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Hi, I'm Natasha, I'm passionate about dismantling colonialism and helping folks (including myself) own their value, step into their power and seize their liberation.

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I call what we do in therapy a collaborative spiritual workout where we put our heads and hearts together to figure out what is going on for you and how to get through it in an empowered way that makes sense and feels right for you.


We work at a frequency, depth and pace that works for you, which we figure out together.

A therapy experience of being seen, understood, accepted and attuned to over and over again helps folks regulate and better tolerate previously unbearable feelings. This in turn helps build clarity and self worth, which allows people to take more relational risks in life and seek out and cultivate the kind of connection the heart and spirit need instead of repeating old, painful, frustrating and dissatisfying patterns of relating. 

Our upbringing, our relationships, the cultures and environments we live in and the stories we hear and tell ourselves, profoundly shape who we are, the way we perceive reality, and the life paths we take.

As we are born, there is nothing wrong with us. The mainstream colonial mental health industry wants us to believe that our distress is caused by internal, individual biological abnormalities and chemical imbalances. While this is true for some folks, I see this as a form of gaslighting and victim blaming for the vast majority of folks who are mentally, emotionally and spiritually distressed and struggling.


Our biology is of course impacted by trauma and distress, but the vast majority of human suffering in so-called "civilized" societies is rooted in external, socio-cultural, environmental and relational factors.

Colonization and globalization savagely and violently enforces, coerces and inflicts upon us things like domestication, oppressive  abrahamic religions, industrialization, technology, and systems of slavery and exploitation such as capitalism. This creates a multitude of imbalances and dis-eases that show up as individual, familial, collective and intergenerational traumas.


When trauma and other forms of emotional and spiritual injuries are not responded to or repaired in the way we need, we develop all kinds of protective strategies and behaviors, or appropriate adaptations when living in hostile environments, as Dr. Joy DeGruy puts it.


Adaptive protective (survival) behaviors include things like shutting down, numbing out, dissociating, compulsions, intellectualizing, self-harming, harming others, avoiding, enmeshing, manipulating, fawning, isolating and so on. 


To be human is to be interdependent and wired for connection from cradle to grave. The protective/adaptive strategies and behaviors we develop to keep us alive can become psychological and spiritual prisons that keep us from giving and receiving the kind of love and care that we so desperately need.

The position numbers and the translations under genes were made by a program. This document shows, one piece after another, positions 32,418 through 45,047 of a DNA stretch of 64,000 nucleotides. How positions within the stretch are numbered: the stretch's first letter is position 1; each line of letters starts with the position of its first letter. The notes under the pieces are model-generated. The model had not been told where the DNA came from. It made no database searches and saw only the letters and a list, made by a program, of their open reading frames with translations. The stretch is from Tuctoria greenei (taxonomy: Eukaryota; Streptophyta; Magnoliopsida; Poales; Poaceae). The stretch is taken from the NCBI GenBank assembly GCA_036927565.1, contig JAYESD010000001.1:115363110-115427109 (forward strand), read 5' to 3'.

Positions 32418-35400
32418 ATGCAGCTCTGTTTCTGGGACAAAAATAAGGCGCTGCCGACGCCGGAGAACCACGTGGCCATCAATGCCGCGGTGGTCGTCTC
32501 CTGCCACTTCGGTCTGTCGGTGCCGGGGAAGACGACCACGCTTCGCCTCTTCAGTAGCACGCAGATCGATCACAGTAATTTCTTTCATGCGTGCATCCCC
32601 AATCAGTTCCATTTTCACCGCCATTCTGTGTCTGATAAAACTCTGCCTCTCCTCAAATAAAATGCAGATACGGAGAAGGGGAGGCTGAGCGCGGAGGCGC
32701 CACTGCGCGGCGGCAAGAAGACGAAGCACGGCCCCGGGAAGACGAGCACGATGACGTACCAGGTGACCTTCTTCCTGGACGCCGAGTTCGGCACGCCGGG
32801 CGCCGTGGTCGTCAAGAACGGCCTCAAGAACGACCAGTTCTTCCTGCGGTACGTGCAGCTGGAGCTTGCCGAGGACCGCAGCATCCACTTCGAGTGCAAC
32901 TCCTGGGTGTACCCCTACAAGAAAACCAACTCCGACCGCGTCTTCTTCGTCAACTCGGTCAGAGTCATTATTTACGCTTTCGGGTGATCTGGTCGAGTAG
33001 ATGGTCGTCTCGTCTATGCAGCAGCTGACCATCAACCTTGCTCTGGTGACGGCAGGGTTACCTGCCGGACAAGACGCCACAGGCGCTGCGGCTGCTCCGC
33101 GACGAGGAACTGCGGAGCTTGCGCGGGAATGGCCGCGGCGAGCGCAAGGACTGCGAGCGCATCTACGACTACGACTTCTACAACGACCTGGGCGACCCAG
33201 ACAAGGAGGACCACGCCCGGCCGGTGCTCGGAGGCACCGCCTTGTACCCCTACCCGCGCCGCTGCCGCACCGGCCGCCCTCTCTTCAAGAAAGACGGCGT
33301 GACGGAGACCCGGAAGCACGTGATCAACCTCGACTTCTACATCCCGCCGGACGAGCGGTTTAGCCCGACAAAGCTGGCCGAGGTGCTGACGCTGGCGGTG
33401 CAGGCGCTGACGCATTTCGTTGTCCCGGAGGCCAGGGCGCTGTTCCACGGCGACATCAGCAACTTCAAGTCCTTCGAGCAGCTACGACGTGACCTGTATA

When these internal prisons become unbearable, therapy is one source of support that can help get us unstuck and on the path to liberation. That was the case for me, though when I first began my own therapy journey, I had no idea or a language to express the what, why and how I came to feel so lost and stuck and spiritually wilted, and it took time to learn how to get unstuck and feeling better, which remains a work in progress through life's ebbs and flows.

I want to know your story and together, make sense of the challenges you are facing today.

Therapy with me involves discovering and receiving the kind of emotional care you need, gaining clarity and reconnecting with your inherent power and worth. We draw on tools, coping strategies and opportunities to support and sustain a more grounded, integrated, assertive and empowered You.

Through our collaborative relationship and analysis of your story(ies), we develop meaningful insights and perspectives that work for you, not against you.

I practice a combination of Narrative Therapy and Emotionally Focused Therapy (EFT)


Narrative Therapy is a collaborative, anti-oppressive, generative approach. It has no built-in assumptions about being human other than the fact that people are experts of their own lives and a therapist acts as an intimate witness and co-pilot in helping folks figure things out. This style of therapy is effective for many different issues.


The narrative approach helps us figure things out by getting curious about the anatomy of your problems as well as your strengths/skills/abilities and preferences using a who/what/where/when/why/how approach.

One of the most influential practices of Narrative Therapy is "Externalizing the Problem." The idea here is that you are not your problems. You are not your trauma. It is our relationship to our emotions and problems that is the fundamental issue, except when it comes to oppression, which is a more complicated thing. 

Oppression and disempowerment are not mutually exclusive but there is an important difference between them. The experience of disempowerment is internal in that it is a disconnection from our inherent power and therefore within our grasp to change.